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Südzucker AG (FRA:SZU) is a small-cap stock with a market capitalization of €3.0b. While investors primarily focus on the growth potential and competitive landscape of the small-cap companies, they end up ignoring a key aspect, which could be the biggest threat to its existence: its financial health. Why is it important? Since SZU is loss-making right now, it’s essential to understand the current state of its operations and pathway to profitability. The following basic checks can help you get a picture of the company's balance sheet strength. However, potential investors would need to take a closer look, and I’d encourage you to dig deeper yourself into SZU here.
Does SZU Produce Much Cash Relative To Its Debt?
SZU has built up its total debt levels in the last twelve months, from €1.4b to €1.8b , which accounts for long term debt. With this rise in debt, the current cash and short-term investment levels stands at €406m , ready to be used for running the business. Moreover, SZU has produced €243m in operating cash flow in the last twelve months, resulting in an operating cash to total debt ratio of 14%, indicating that SZU’s operating cash is less than its debt.
Can SZU pay its short-term liabilities?
At the current liabilities level of €1.7b, the company has been able to meet these obligations given the level of current assets of €3.6b, with a current ratio of 2.13x. The current ratio is the number you get when you divide current assets by current liabilities. Generally, for Food companies, this is a reasonable ratio as there's enough of a cash buffer without holding too much capital in low return investments.
Does SZU face the risk of succumbing to its debt-load?
With debt reaching 45% of equity, SZU may be thought of as relatively highly levered. This is somewhat unusual for small-caps companies, since lenders are often hesitant to provide attractive interest rates to less-established businesses. However, since SZU is presently loss-making, there’s a question of sustainability of its current operations. Running high debt, while not yet making money, can be risky in unexpected downturns as liquidity may dry up, making it hard to operate.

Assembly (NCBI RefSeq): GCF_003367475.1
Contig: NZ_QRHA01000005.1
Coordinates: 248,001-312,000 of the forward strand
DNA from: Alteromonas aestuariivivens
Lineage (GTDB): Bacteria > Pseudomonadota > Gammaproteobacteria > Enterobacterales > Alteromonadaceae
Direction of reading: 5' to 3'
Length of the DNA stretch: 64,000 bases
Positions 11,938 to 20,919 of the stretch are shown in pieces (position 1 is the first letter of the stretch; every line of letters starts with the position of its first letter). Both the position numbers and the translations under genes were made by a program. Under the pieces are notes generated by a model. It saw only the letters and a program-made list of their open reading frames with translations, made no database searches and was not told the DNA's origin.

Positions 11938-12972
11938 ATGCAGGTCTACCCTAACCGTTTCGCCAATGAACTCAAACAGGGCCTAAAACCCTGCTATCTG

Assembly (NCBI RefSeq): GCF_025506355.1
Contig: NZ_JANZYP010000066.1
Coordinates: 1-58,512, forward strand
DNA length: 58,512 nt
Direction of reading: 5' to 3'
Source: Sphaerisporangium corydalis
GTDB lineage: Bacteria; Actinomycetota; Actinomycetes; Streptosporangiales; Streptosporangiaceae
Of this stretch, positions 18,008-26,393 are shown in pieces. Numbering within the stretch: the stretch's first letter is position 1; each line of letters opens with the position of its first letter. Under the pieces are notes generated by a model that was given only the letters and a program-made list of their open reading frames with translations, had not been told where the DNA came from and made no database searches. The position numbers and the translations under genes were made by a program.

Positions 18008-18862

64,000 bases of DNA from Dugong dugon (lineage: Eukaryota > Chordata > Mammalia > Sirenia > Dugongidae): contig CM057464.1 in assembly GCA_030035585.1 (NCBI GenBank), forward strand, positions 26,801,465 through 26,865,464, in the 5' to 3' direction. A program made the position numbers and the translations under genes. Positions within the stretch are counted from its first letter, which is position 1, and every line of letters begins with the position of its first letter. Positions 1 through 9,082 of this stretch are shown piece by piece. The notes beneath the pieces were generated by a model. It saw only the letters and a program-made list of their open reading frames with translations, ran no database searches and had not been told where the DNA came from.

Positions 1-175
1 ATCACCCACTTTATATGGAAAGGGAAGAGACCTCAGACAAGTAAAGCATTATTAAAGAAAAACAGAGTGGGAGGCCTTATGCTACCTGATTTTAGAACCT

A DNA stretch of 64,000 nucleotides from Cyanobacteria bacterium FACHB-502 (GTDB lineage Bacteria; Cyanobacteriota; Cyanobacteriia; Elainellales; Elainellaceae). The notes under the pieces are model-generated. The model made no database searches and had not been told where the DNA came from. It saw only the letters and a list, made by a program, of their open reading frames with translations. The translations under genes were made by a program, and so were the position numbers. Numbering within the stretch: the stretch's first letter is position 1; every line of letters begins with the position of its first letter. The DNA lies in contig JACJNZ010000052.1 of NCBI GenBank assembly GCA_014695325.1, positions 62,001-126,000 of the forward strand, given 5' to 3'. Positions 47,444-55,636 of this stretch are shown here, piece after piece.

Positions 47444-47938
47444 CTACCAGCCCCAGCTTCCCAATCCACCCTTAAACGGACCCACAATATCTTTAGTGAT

Although SZU’s debt level is towards the higher end of the spectrum, its cash flow coverage seems adequate to meet obligations which means its debt is being efficiently utilised. Since there is also no concerns around SZU's liquidity needs, this may be its optimal capital structure for the time being. This is only a rough assessment of financial health, and I'm sure SZU has company-specific issues impacting its capital structure decisions. I suggest you continue to research Südzucker to get a more holistic view of the small-cap by looking at:
- Future Outlook: What are well-informed industry analysts predicting for SZU’s future growth? Take a look at our free research report of analyst consensus for SZU’s outlook.
- Valuation: What is SZU worth today? Is the stock undervalued, even when its growth outlook is factored into its intrinsic value? The intrinsic value infographic in our free research report helps visualize whether SZU is currently mispriced by the market.
- Other High-Performing Stocks: Are there other stocks that provide better prospects with proven track records? Explore our free list of these great stocks here.
We aim to bring you long-term focused research analysis driven by fundamental data. Note that our analysis may not factor in the latest price-sensitive company announcements or qualitative material.
If you spot an error that warrants correction, please contact the editor at email@example.com. This article by Simply Wall St is general in nature. It does not constitute a recommendation to buy or sell any stock, and does not take account of your objectives, or your financial situation. Simply Wall St has no position in the stocks mentioned. Thank you for reading.